Toyota Motor Corp said on Friday it planned to build pickup trucks and possibly SUVs at a new plant in Mexico, a move that followed threats by US President Donald Trump to penalise the company if it built small cars south of the border.

Toyota initially planned to produce Corolla sedans at the plant it is building in the central state of Guanajuato but will now switch production of the small cars and a new Mazda SUV crossover to a new assembly plant planned for the United States.

Trump threatened in January to impose a hefty fee on the world's largest automaker if it built Corollas for the US market in Mexico.

Toyota de Mexico spokesman Luis Lozano said the global auto maker would study producing SUVs in Guanajuato, in addition to the Tacoma truck model.

"We're going to concentrate only on pickups at the beginning and are studying the potential for SUVs in the future," he said. Trucks and SUVs represented some 65% of the North American market, Lozano said.

The moves by Toyota seem to be designed to reduce political pressure on the company from President Trump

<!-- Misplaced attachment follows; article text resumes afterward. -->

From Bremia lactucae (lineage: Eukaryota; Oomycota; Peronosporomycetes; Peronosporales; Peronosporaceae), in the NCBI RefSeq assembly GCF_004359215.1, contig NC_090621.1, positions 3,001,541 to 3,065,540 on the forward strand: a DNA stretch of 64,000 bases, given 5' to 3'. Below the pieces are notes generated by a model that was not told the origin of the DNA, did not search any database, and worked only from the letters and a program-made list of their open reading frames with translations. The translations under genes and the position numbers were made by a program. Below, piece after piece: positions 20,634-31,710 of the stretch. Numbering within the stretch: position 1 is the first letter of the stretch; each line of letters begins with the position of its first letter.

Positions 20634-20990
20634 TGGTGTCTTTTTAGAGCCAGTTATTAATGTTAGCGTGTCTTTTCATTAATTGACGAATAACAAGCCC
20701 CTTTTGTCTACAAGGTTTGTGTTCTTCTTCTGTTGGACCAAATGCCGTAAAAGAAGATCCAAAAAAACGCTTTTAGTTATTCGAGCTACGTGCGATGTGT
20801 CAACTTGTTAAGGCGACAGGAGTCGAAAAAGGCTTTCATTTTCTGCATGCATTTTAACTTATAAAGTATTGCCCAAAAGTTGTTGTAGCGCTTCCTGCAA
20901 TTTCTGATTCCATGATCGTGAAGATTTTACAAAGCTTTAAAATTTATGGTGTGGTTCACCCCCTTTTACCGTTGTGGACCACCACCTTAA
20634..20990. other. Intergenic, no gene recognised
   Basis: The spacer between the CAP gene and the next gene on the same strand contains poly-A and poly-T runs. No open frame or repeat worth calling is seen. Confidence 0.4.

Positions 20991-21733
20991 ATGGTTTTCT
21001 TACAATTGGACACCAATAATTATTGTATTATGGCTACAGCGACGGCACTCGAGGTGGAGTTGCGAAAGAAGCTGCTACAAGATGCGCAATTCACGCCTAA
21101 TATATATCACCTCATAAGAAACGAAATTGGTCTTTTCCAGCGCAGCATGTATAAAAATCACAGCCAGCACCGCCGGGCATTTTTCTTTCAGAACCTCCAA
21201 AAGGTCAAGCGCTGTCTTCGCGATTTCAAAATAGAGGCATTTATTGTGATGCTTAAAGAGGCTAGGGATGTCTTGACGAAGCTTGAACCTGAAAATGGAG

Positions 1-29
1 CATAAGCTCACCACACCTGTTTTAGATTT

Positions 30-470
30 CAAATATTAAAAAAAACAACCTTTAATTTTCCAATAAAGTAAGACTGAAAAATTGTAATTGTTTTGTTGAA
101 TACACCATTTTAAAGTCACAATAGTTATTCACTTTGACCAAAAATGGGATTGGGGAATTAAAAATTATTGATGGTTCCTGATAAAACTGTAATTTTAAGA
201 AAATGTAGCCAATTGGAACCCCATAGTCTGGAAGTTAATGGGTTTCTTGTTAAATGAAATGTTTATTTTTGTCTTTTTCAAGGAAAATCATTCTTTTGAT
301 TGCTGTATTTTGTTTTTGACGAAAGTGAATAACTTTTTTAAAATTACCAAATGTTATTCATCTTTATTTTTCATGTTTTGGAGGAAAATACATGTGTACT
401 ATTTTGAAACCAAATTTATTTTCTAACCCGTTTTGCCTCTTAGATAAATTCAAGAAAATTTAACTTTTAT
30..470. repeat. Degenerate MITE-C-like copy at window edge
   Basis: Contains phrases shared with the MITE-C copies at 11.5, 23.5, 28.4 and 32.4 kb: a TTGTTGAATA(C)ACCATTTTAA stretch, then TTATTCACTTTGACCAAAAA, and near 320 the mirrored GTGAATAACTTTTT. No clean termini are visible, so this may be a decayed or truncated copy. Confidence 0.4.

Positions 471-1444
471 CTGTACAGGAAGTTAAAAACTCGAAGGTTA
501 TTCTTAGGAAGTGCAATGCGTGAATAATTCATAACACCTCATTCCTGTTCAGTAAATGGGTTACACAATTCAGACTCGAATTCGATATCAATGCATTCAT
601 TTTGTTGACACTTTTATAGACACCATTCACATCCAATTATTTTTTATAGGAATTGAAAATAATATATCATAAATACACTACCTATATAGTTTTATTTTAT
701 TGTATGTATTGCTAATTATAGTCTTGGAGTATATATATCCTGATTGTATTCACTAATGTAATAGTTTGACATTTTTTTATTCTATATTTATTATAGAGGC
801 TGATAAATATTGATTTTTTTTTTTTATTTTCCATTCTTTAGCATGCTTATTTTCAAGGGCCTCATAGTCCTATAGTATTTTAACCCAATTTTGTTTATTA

The decision came as Toyota planned to take a 5% share of smaller Japanese rival Mazda Motor Corp as part of an alliance that will see the two build a $1.6 billion US assembly plant and work together on electric vehicles.

A move to produce SUVs in Guanajuato would mark a continuation of a "burgeoning trend" of Mexican manufacturing meeting quality standards needed to produce more expensive vehicles, said Christopher Wilson of the Woodrow Wilson International Center.

"Instead of building lower value cars that generally offer smaller margins in Mexico and keeping high-value SUV and luxury model production in the US, they are moving in the opposite direction," said Wilson, deputy director of the think tank's Mexico institute.

"The moves by Toyota seem to be designed to reduce political pressure on the company from President Trump," he added.

Toyota's Lozano told a Mexico radio station later on Friday he expected the company's level of investment in the region to remain similar despite the shift in plans.

"The investment that we calculated when we announced the decision to make a plant for Corolla was for $1 billion dollars," he said.

"At present, we don't have a final figure for what this change means for our assessments. Up to now, it seems it won't vary substantially," Lozano said.

Independent journalism costs money. Support Times of Malta for the price of a coffee.

Support Us